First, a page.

#22 Mathematical Induction



Mathematical Induction Video Lecture


Mathematical induction is explained in video and well as the examples are solved in very easy way in the notes below:

Let’s begin with an example.

Example: A Sum Formula

Theore. For any positive integer n, 1 + 2 + … + n = n(n+1)/2.

Proof. (Proof by Mathematical Induction) Let’s let P(n) be the statement “1 + 2 + … + n = (n (n+1)/2.” (The idea is that P(n) should be an assertion that for any n is verifiably either true or false.) The proof will now proceed in two steps: the initial step and the inductive step.

Initial Step. We must verify that P(1) is True. P(1) asserts “1 = 1(2)/2”, which is clearly true. So we are done with the initial step.

Inductive Step. Here we must prove the following assertion: “If there is a k such that P(k) is true, then (for this same k) P(k+1) is true.” Thus, we assume there is a k such that 1 + 2 + … + k = k (k+1)/2. (We call this the inductive assumption.) We must prove, for this same k, the formula 1 + 2 + … + k + (k+1) = (k+1)(k+2)/2.

This is not too hard: 1 + 2 + … + k + (k+1) = k(k+1)/2 + (k+1) = (k(k+1) + 2 (k+1))/2 = (k+1)(k+2)/2. The first equality is a consequence of the inductive assumption.


The Math Induction Strategy

Mathematical Induction works like this: Suppose you want to prove a theorem in the form “For all integers n greater than equal to a, P(n) is true”. P(n) must be an assertion that we wish to be true for all n = a, a+1, …; like a formula. You first verify the initial step. That is, you must verify that P(a) is true. Next comes the inductive step. Here you must prove “If there is a k, greater than or equal to a, for which P(k) is true, then for this same k, P(k+1) is true.”

Since you have verified P(a), it follows from the inductive step that P(a+1) is true, and hence, P(a+2) is true, and hence P(a+3) is true, and so on. In this way the theorem has been proved.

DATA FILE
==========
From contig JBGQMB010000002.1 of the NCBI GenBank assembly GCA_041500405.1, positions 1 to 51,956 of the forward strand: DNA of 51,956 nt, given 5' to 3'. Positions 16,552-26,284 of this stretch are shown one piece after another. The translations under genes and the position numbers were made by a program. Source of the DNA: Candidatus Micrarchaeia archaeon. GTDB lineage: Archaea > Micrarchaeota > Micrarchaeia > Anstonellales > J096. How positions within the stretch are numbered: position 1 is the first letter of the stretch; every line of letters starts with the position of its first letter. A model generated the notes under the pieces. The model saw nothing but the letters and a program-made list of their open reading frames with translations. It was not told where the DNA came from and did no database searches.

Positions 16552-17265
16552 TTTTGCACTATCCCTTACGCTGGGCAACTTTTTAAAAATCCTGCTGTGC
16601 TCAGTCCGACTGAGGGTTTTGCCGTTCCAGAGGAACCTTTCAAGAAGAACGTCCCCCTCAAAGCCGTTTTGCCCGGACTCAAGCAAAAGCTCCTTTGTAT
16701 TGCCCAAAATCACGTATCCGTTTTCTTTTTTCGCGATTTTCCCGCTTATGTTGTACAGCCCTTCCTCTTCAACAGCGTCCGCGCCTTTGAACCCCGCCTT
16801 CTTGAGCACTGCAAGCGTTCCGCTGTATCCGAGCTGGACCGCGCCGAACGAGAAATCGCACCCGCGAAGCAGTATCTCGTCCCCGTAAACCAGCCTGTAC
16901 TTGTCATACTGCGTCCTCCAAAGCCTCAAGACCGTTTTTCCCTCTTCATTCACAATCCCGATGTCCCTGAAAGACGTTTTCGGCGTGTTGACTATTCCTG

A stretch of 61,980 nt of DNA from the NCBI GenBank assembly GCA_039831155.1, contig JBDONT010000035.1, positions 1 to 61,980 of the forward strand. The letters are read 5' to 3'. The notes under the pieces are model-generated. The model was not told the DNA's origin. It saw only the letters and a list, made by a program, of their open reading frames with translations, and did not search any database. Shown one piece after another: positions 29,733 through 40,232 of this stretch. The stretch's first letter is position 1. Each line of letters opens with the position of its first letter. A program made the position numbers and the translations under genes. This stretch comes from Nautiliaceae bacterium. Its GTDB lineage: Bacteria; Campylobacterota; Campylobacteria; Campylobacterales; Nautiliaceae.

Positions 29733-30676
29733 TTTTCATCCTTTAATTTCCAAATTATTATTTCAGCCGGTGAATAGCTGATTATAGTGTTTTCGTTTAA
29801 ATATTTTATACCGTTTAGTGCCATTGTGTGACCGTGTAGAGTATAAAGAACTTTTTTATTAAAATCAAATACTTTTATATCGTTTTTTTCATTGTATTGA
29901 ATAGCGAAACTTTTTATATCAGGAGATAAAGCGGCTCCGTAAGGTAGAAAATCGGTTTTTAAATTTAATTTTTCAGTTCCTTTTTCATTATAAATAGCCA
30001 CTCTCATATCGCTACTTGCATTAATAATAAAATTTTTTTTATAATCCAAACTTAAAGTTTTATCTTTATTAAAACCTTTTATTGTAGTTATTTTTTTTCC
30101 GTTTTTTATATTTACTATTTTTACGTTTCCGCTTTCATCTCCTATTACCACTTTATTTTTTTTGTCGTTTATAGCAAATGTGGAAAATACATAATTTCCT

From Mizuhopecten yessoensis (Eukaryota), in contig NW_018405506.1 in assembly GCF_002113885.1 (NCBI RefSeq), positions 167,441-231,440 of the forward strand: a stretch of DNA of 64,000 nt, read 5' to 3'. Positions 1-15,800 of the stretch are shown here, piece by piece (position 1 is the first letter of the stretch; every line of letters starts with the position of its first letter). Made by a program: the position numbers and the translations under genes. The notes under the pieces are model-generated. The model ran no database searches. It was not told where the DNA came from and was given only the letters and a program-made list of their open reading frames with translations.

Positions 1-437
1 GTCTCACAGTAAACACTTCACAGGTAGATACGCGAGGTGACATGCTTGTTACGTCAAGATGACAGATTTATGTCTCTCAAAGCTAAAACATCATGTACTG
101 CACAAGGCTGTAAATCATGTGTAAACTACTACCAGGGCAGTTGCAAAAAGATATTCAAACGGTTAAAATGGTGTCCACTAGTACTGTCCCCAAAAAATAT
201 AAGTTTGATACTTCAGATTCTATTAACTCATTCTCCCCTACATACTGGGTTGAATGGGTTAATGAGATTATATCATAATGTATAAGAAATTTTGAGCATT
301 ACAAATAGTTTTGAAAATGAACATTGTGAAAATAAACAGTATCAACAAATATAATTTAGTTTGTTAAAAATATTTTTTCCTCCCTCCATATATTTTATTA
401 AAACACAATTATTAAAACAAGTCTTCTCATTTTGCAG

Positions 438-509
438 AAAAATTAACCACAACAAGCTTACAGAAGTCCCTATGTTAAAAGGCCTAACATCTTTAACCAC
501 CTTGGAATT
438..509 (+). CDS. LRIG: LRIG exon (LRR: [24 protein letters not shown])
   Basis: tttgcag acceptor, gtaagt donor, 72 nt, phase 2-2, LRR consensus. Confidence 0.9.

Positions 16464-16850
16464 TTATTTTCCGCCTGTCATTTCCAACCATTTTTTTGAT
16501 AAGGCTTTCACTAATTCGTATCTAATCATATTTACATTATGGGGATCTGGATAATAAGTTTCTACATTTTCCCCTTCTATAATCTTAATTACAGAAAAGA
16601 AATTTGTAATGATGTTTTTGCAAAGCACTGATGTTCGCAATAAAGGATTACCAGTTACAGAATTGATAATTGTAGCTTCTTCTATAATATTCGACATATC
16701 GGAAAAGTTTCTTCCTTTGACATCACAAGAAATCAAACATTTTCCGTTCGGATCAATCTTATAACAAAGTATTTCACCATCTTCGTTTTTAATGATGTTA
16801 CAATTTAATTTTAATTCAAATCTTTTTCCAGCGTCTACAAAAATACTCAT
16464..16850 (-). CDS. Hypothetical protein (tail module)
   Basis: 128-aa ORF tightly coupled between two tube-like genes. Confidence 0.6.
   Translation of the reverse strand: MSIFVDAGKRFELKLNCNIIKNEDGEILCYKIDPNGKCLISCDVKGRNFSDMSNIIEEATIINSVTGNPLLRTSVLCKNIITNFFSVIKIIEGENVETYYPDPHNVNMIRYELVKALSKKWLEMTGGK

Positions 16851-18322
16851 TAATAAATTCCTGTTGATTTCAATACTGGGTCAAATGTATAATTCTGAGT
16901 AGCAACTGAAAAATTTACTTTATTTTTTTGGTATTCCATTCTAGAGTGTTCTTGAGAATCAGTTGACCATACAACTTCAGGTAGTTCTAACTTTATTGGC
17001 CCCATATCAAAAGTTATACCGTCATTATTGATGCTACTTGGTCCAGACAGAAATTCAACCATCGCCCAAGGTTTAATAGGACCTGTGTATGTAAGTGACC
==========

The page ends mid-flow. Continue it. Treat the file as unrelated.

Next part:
Example: A Recurrence Formula

Math induction is of no use for deriving formulas. But it is a good way to prove the validity of a formula that you might think is true. Recurrence formulas are notoriously difficult to derive, but easy to prove valid once you have them. For example, consider the sequence a0, a1, a2, … defined by a0 = 1/4 and an+1 = 2 an(1-an) for n ≥ 0.

Theorem. A formula for the sequence an defined above, is an = (1 – 1/22n)/2 for all n greater than or equal to 0.

Proof. (By Mathematical Induction.)

Initial Step. When n = 0, the formula gives us (1 – 1/22n)/2 = (1 – 1/2)/2 = 1/4 = a0. So the closed form formula ives us the correct answer when n = 0.

Inductive Step. Our inductive assumption is: Assume there is a k, greater than or equal to zero, such that ak = (1 – 1/22k)/2. We must prove the formula is true for n = k+1.

First we appeal to the recurrsive definition of ak+1 = 2 ak(1-ak). Next, we invoke the inductive assumption, for this k, to get

ak+1 = 2 (1 – 1/22k)/2 (1 – (1 – 1/22k)/2) = (1 – 1/22k)(1 + 1/22k)/2 = (1 – 1/22k+1)/2. This completes the inductive step.



Prove each of the following by Mathematical Induction.

  1. For all positive integers n, 12 + 22 + … + n2 = (n)(n+1)(2n+1)/6.
  2. Define a sequence a0, a1, a2 by the recurrsive formula an+1 = 2 an – an2. Then, a closed form formula for an is an = 1 – (1 – a0)2n for all n = 0, 1, 2, ….
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